Well, that’s pretty damning. Astute readers will notice that is typical DBCC CHECKDB output when there is some corruption.
Bringing It All Together and Answering Questions
We know a great deal of information, now, that we can make some fairly logical conclusions. We know that there seems to be what looks like CheckDB output showing some informational (error) messages in the dump memory from allocation data we took from the wpr collection. We know from the callstack this is running a T-SQL jobstep and this is an Agent job. We could make an educated guess that there’s a CheckDB job or something that ends up running CheckDB and there’s a rampant amount of corruption in a database. If your first thought was, “I would tell them to run CheckDB on every database and double check them!” then you’d be right there with me. Indeed this is the advice I had given, and this ended up resulting a database that had a massive amount of corruption.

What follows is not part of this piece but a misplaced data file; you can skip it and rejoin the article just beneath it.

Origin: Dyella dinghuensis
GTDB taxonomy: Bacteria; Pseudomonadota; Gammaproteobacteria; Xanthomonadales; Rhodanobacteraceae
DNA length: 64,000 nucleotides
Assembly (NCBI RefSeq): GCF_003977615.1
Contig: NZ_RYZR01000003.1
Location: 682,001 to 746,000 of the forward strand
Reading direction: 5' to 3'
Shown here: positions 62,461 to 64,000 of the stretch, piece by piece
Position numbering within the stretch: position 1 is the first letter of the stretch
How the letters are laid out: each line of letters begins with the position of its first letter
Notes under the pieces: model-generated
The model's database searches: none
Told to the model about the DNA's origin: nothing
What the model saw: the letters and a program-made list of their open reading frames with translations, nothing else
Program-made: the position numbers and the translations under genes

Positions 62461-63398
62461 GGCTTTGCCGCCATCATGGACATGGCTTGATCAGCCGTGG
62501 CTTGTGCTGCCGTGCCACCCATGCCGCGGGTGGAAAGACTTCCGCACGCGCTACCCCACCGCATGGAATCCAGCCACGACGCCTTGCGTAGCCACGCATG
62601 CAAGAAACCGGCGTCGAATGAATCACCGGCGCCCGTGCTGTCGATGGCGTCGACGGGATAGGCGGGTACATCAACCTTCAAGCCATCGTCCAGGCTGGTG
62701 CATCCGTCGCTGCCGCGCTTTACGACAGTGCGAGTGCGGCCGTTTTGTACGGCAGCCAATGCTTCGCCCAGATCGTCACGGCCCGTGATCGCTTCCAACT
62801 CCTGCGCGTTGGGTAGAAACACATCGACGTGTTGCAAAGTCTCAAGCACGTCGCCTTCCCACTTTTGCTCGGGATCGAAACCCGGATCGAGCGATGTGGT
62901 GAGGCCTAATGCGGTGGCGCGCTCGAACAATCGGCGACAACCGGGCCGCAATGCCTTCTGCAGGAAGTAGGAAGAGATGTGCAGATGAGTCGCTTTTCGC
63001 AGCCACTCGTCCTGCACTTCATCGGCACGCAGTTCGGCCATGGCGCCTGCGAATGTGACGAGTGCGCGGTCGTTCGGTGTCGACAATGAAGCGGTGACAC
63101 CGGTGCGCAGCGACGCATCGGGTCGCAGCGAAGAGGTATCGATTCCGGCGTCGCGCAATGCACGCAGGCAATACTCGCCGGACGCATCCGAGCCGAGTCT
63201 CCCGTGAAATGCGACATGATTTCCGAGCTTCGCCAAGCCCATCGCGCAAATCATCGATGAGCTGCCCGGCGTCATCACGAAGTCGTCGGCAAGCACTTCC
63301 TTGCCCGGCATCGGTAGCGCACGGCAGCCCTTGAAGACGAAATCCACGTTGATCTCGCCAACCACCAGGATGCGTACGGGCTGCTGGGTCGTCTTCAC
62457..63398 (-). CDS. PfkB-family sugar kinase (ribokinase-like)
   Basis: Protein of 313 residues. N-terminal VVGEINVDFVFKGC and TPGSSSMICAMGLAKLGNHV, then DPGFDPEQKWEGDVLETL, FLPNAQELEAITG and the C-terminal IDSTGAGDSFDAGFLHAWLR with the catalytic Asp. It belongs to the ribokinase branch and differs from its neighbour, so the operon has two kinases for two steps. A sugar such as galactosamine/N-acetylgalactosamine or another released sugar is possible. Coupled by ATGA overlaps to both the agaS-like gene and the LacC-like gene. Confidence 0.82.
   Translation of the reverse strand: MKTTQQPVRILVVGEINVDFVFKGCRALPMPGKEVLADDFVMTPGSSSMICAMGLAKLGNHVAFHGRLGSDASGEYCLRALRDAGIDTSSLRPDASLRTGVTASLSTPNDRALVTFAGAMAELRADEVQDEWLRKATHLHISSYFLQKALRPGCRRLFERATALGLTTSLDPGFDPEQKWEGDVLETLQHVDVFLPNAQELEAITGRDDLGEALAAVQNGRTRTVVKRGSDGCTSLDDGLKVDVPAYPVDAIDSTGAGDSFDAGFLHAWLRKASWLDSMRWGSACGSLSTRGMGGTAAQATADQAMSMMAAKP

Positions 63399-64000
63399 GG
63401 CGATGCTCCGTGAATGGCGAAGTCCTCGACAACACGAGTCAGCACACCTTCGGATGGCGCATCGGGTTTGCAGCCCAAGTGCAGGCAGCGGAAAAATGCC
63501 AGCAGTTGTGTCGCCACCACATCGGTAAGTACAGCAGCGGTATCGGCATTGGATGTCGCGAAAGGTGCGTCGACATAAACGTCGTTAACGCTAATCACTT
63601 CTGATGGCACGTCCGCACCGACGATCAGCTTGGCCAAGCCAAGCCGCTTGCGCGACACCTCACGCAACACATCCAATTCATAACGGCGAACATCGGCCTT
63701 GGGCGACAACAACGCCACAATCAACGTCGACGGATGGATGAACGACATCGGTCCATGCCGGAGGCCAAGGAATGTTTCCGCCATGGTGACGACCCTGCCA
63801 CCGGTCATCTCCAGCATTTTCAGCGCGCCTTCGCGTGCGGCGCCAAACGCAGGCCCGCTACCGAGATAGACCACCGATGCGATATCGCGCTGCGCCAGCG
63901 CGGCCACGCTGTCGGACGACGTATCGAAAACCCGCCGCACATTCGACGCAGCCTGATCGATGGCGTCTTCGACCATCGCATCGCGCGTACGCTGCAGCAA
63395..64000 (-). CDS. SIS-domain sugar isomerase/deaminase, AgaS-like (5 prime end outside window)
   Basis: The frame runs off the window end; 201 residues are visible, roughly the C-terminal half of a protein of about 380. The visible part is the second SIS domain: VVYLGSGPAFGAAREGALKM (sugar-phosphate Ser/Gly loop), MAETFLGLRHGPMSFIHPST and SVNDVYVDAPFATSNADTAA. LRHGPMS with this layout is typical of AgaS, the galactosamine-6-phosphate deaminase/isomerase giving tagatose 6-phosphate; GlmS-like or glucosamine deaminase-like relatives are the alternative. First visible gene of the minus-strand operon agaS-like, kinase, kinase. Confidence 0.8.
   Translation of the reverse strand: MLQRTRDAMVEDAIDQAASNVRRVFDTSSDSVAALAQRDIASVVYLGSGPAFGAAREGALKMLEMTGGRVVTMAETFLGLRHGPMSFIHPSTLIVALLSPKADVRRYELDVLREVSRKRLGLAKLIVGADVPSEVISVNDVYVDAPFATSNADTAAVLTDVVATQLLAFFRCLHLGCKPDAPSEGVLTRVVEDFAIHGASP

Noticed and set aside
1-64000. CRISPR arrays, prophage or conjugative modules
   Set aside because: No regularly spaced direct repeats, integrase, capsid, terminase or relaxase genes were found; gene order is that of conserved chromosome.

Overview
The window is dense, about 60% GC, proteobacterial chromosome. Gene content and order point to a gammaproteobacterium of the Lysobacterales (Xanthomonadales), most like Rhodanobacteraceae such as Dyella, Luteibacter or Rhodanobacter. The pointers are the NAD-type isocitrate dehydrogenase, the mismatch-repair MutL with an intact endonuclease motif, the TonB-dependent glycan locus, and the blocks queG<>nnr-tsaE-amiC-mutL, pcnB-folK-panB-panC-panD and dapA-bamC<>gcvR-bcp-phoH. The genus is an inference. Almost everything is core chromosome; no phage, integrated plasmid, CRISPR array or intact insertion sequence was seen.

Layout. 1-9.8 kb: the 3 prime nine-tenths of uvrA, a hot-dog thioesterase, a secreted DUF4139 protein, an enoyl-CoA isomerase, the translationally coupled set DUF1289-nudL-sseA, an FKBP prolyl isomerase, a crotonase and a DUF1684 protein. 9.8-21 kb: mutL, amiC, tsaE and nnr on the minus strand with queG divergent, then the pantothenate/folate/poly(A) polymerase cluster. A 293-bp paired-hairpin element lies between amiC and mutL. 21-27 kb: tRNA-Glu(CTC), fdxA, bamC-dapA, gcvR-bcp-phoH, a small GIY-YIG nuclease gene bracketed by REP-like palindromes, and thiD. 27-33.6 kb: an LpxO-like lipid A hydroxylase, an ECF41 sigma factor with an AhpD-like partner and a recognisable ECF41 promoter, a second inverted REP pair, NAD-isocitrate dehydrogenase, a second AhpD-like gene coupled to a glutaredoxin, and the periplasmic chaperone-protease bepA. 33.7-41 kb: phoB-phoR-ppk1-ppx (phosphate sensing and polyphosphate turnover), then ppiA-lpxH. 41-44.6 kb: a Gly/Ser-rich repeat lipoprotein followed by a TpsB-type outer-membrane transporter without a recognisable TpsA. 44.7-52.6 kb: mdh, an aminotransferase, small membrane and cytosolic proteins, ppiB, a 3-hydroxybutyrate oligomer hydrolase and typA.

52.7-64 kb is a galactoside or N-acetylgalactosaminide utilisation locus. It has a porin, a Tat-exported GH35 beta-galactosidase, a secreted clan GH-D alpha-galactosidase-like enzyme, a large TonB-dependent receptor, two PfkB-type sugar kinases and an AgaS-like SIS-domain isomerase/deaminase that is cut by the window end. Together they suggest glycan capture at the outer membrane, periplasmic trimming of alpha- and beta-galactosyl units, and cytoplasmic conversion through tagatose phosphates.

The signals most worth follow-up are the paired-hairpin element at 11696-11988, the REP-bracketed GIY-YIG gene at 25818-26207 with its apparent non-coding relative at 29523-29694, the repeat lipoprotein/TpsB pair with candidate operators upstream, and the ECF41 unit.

Let’s answer our questions from before:
1. Why was Agent using memory and not letting it go? Agent was holding space for all of the informational messages sent to it from the engine.
2. Is this a bug in SQL Agent? No, it’s not a bug. I know everyone wants to be the one to find a bug but not in this case.
3. Could Windows patching cause this? No, moving on…
4. Is this some 3rd party software such as antivirus causing it? Nope.
This was pretty interesting, well I thought so enough that I wrote it up and posted it. I think it’s a good learning opportunity for everyone, not just in using tools available to us, but also that just because there a job checking something doesn’t mean anyone is actually looking at the output of said job. In this case, it was a job running CheckDB and no one had looked at it in a long time. Backups were full of corruption.
I have never had to look into SQL Agent before, it was fun even if the results were a bit bad to deliver. Just doing some basic digging can really lead to some awesome learning opportunities 😊